Ultimately, the technology will impact all of us at some level, just as the Internet and smartphones did, so investors should pay close attention to the development of generative AI.

AC: Derek, thank you very much for your analysis and for joining me today.

This presentation includes a discussion on current market events and is not intended as investment advice or an offer of products or services by BNP Paribas Asset Management. Please keep in mind that the information and analysis in this presentation is only current as of the publication date.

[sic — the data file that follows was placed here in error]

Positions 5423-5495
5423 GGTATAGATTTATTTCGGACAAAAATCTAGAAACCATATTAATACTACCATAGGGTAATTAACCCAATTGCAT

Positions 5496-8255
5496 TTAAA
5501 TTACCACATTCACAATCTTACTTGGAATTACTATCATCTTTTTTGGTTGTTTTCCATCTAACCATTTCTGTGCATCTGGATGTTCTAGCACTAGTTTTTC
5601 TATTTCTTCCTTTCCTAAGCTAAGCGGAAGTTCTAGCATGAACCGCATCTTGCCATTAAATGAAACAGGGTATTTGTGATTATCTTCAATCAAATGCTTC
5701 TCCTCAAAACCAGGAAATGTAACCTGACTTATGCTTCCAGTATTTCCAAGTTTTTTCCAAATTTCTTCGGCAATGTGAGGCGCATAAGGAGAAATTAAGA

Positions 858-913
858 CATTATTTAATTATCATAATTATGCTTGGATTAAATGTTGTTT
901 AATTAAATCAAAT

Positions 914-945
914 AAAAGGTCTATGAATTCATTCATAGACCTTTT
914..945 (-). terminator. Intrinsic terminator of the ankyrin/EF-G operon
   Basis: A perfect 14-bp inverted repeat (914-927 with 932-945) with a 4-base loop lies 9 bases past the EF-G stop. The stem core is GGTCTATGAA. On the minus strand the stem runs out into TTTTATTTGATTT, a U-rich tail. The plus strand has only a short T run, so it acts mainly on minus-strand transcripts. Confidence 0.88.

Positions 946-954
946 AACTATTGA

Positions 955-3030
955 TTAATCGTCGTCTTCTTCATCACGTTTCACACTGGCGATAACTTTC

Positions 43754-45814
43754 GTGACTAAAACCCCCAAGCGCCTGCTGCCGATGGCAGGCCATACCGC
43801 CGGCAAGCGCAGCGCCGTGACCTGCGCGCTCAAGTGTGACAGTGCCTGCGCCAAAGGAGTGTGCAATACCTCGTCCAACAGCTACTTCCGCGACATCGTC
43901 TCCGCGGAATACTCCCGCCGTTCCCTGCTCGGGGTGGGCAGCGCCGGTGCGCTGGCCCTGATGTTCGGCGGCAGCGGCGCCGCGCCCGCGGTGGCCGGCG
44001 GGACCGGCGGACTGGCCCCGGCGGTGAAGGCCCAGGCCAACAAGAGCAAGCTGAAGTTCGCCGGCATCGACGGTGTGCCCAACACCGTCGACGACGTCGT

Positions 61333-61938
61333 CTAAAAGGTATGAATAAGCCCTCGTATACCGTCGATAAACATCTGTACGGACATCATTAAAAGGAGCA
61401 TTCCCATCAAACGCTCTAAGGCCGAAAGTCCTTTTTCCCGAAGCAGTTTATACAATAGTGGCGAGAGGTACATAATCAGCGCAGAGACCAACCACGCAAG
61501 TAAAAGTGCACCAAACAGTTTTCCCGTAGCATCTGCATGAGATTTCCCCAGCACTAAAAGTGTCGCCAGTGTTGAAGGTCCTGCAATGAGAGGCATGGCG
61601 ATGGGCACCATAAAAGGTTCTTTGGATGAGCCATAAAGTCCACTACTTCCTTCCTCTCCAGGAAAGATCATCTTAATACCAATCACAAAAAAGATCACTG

Please note that articles may contain technical language. For this reason, they may not be suitable for readers without professional investment experience. Any views expressed here are those of the author as of the date of publication, are based on available information, and are subject to change without notice. Individual portfolio management teams may hold different views and may take different investment decisions for different clients. This document does not constitute investment advice. The value of investments and the income they generate may go down as well as up and it is possible that investors will not recover their initial outlay. Past performance is no guarantee for future returns. Investing in emerging markets, or specialised or restricted sectors is likely to be subject to a higher-than-average volatility due to a high degree of concentration, greater uncertainty because less information is available, there is less liquidity or due to greater sensitivity to changes in market conditions (social, political and economic conditions). Some emerging markets offer less security than the majority of international developed markets. For this reason, services for portfolio transactions, liquidation and conservation on behalf of funds invested in emerging markets may carry greater risk.